Advice » In the Workplace» Workplace Issues » Six Ways to Prevent Office Inju ...
Six Ways to Prevent Office Injury

Six Ways to Prevent Office Injury

By Larry Buhl, for Yahoo! HotJobs

It's not just the most physically demanding jobs that can lead to serious injuries. Working with a seemingly harmless mouse and keyboard can cause chronic injuries just as easily as hauling a load of cement. In fact, repetitive strain injuries such as carpal tunnel affect hundreds of thousands of American workers a year, and lead to tens of billions of dollars annually in workers' comp claims, according to the Occupational Safety and Health Administration. 

Nelson Liu, a certified acupuncturist in Los Angeles, sees many of these disorders in his patients. "People who sit at desks and work on computers come to me with chronic pain in the shoulders, wrist, neck and eyes, and they often result from the small, repetitive motions they do on the job every day," he says.

Common Injury Causes

The top culprits of what experts call repetitive strain disorders include:

  • Sitting in an unnatural posture for a long time.
  • Not allowing recovery time.
  • Shallow breathing.
  • Repetitive motions, such as using the phone, typing with bent wrists and using a mouse.
  • Using force or pressure, such as pinching pens, gripping the mouse too hard or pounding the keyboard.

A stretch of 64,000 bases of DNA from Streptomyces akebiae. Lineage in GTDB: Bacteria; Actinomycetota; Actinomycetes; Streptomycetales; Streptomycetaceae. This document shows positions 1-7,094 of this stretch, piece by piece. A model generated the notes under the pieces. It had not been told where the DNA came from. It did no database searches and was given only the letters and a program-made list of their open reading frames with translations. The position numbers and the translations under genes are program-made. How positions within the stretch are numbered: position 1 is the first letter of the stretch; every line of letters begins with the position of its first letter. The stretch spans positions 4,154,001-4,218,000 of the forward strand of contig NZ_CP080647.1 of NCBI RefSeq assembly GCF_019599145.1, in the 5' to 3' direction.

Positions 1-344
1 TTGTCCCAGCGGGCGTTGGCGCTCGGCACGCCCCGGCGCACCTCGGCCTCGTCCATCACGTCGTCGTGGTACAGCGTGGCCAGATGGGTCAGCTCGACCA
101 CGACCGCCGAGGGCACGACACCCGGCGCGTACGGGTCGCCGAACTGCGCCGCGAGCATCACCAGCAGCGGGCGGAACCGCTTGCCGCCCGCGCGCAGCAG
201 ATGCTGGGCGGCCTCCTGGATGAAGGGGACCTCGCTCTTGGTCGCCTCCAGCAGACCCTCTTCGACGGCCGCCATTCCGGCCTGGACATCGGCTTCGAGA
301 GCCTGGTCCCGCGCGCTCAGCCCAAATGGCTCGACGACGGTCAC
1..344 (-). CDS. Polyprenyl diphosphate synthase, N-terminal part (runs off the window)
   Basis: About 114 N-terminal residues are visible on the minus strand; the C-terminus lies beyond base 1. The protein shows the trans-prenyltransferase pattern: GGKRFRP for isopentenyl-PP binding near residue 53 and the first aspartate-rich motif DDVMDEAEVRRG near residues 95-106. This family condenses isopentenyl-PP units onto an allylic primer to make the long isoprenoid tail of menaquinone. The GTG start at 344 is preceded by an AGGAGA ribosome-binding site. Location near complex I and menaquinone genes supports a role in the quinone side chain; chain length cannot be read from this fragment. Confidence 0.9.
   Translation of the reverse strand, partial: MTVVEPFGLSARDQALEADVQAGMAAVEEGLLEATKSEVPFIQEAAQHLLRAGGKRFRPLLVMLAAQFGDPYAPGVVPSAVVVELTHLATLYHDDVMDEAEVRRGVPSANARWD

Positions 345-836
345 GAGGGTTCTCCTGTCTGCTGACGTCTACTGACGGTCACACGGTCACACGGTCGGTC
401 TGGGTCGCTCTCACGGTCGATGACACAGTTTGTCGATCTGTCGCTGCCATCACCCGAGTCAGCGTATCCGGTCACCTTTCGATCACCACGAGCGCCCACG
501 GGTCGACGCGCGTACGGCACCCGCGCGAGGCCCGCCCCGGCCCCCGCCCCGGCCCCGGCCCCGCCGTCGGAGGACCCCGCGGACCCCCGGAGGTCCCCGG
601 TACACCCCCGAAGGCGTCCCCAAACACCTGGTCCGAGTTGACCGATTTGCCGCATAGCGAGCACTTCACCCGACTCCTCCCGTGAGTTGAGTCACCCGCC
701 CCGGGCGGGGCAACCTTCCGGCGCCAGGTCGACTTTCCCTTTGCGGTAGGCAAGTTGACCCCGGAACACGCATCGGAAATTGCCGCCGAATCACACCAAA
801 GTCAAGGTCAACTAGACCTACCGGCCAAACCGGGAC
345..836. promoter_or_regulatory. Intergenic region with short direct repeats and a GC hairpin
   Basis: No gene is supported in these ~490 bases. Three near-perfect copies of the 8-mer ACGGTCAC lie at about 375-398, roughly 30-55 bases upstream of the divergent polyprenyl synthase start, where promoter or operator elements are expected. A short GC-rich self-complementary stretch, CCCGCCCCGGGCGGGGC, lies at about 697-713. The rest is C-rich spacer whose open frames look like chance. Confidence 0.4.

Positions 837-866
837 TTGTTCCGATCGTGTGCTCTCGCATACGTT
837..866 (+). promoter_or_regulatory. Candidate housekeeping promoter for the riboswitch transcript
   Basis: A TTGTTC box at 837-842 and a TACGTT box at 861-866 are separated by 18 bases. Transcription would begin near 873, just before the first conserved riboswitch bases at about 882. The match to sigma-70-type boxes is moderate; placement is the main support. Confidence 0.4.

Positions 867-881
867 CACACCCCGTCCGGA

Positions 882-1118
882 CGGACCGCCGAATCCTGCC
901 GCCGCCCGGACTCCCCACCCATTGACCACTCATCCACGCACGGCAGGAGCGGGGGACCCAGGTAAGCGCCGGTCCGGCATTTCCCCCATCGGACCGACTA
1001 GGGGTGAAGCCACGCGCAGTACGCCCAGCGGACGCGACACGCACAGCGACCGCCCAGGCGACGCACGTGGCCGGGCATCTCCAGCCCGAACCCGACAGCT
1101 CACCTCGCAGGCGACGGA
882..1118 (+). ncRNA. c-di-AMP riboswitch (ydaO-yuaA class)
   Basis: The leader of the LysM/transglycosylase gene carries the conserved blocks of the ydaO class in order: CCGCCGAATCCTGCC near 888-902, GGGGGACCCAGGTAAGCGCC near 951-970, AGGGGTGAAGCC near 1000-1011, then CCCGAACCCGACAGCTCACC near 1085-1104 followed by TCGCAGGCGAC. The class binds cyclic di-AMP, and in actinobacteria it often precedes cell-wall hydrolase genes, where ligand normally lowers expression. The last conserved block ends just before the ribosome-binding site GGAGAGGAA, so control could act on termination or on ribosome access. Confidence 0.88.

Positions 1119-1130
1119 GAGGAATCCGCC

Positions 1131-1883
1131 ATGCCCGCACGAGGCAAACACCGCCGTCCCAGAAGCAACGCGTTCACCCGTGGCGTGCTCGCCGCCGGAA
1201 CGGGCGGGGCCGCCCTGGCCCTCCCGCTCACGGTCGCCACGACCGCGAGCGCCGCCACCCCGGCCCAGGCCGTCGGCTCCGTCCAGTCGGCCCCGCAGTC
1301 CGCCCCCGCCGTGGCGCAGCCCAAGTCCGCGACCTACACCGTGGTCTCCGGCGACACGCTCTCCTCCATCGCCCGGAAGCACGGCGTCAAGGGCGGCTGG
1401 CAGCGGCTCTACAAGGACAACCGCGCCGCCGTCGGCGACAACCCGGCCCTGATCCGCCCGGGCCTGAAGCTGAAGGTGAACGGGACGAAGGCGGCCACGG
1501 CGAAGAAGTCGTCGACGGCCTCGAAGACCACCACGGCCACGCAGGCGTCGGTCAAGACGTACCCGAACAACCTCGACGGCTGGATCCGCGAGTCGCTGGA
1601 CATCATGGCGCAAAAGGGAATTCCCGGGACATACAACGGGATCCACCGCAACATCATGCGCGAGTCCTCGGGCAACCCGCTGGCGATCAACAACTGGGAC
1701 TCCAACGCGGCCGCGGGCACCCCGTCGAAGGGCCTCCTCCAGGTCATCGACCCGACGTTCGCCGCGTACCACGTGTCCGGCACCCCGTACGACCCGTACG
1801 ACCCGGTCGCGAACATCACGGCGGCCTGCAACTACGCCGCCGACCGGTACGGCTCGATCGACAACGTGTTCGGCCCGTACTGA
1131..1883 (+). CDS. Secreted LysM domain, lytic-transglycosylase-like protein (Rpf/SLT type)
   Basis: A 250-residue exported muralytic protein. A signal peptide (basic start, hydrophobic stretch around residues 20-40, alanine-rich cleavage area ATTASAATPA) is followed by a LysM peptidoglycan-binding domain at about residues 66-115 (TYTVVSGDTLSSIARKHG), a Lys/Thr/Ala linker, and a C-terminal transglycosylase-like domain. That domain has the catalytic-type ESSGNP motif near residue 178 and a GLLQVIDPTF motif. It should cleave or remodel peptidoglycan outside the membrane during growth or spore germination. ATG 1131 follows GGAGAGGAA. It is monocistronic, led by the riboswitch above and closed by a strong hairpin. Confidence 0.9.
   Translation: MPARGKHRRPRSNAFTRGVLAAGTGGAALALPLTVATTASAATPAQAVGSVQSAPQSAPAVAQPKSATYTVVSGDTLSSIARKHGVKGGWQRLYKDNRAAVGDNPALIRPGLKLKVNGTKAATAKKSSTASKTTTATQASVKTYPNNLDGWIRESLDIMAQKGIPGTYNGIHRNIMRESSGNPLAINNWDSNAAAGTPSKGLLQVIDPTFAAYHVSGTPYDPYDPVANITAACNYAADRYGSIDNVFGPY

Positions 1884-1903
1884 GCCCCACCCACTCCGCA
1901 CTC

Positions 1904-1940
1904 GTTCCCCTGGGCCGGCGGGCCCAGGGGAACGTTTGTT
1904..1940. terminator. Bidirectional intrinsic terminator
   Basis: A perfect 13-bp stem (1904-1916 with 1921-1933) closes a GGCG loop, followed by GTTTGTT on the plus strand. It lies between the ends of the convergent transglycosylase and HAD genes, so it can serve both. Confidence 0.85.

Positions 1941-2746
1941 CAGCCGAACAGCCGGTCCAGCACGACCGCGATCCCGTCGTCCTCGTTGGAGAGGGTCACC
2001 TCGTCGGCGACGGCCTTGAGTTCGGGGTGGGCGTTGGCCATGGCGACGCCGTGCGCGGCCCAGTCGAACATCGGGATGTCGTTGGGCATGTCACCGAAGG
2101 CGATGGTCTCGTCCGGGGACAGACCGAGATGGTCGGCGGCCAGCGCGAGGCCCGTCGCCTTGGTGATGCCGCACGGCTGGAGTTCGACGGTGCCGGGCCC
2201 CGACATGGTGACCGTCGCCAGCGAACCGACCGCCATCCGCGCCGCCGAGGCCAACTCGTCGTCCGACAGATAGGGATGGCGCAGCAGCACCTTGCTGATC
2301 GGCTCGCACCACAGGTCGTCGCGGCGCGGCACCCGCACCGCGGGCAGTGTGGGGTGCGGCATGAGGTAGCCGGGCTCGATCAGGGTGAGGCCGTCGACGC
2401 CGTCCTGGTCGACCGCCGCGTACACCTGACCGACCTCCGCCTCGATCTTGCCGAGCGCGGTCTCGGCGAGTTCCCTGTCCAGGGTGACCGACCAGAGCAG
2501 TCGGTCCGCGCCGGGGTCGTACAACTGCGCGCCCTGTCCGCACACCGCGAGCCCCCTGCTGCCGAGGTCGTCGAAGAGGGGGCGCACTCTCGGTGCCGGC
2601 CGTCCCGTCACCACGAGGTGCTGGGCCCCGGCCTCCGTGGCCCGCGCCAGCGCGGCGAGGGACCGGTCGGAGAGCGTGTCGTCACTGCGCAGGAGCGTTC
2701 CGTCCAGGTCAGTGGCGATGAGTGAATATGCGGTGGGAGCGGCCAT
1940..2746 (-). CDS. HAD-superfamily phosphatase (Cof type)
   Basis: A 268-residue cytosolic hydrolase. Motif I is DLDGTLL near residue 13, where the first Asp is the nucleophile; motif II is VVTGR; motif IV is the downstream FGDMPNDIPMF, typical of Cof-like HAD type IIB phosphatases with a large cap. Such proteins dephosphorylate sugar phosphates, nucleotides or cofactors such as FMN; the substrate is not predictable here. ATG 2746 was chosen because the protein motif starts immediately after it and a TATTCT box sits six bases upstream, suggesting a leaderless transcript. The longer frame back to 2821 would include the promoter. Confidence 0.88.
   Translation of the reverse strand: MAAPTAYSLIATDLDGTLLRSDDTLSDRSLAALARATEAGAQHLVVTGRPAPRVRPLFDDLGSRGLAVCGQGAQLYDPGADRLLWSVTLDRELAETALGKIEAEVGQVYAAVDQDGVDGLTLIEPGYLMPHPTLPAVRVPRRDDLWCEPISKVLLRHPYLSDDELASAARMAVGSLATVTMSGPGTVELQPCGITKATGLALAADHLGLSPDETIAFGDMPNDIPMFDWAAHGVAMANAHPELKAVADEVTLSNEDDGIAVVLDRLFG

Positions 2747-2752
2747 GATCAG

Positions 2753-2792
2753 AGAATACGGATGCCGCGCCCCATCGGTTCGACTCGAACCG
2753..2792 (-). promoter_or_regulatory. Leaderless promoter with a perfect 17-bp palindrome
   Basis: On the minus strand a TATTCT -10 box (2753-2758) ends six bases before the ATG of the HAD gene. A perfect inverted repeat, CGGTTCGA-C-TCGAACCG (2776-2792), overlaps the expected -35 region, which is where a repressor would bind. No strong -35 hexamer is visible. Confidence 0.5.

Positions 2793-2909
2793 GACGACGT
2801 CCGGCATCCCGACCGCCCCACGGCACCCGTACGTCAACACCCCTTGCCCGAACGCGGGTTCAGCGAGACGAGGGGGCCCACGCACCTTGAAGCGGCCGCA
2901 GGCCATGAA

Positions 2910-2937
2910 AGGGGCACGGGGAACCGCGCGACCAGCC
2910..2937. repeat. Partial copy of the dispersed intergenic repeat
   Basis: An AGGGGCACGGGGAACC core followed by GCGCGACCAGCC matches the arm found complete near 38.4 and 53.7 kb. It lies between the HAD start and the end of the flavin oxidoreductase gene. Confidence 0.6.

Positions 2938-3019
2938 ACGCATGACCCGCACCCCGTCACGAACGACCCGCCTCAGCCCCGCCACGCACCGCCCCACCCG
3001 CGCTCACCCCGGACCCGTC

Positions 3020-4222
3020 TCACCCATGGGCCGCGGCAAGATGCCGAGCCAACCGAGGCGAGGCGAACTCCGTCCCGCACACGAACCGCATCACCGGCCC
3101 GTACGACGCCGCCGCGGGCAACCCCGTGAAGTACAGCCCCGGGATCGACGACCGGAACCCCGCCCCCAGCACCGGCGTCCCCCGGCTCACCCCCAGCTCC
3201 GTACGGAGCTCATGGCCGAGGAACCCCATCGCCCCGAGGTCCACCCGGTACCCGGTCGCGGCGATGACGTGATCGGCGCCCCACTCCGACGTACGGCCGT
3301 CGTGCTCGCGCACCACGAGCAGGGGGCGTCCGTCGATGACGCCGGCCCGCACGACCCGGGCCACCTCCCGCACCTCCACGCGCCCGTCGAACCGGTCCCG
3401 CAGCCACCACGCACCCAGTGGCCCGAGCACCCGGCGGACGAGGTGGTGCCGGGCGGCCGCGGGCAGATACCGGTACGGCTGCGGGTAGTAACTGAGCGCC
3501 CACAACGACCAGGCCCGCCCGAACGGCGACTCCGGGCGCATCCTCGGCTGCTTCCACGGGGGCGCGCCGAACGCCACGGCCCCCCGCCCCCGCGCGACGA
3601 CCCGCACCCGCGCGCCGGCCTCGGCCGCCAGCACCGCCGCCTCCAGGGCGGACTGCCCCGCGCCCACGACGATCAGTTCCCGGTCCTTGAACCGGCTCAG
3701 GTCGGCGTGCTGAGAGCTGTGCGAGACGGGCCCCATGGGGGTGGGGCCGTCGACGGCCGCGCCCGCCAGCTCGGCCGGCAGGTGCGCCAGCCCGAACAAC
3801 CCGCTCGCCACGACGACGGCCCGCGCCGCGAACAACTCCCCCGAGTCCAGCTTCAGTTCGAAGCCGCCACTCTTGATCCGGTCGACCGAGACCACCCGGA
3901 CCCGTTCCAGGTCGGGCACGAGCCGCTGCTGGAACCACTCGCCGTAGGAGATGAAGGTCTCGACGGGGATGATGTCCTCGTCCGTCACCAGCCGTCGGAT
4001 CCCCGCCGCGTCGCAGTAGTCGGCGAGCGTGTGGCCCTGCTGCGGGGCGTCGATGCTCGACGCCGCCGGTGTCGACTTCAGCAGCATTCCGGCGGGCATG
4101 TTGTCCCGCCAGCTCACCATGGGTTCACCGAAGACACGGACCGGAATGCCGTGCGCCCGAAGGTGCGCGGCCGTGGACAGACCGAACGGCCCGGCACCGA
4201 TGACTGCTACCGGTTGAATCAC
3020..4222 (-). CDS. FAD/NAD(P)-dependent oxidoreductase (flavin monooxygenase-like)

Even emotional stress can lead to strain and pain. "People are particularly stressed out right now, and often emotional stress turns to physical stress, which turns to worse posture, which turns to pain, which turns to more stress," says Wendy Young, a certified ergonomist in Houston and author of the e-book, Get Inside Your Comfort Zone.

There are ways to break the vicious circle, and they don't necessarily require the most expensive office chair or expert intervention, according to Tony Biafore, an ergonomics expert president of Ergonetics. "A lot of companies think they can solve ergonomics problems with a one-size-fits-all approach, or by buying the most expensive keyboards or office chairs," Biafore says. "Fancy ergonomic equipment is worthless if you don't identify how you're using them."

Decrease the Risk Factors

To avoid pain and possibly chronic problems, ergonomics experts recommend several ways of developing a low-risk working posture:

  • Sit Naturally: "Many people perch on their chair, lean forward and tuck their feet under, especially when they're concentrating," Biafore said. Notice how you sit, and make adjustments to the chair or to your posture if any part of your body is experiencing tightness, strain or pain.  
  • Type Right: You shouldn't have to change your seated posture or angle your hands to type. The keyboard should come to you. If it doesn't, adjust your seating position or ask for a keyboard tray.  
  • Check Your Viewpoint: Your eyes should naturally gaze at the middle of the computer screen. If you have to look up or down, move the display. This goes for placement of paper documents as well -- you shouldn't have to crane your neck to see them.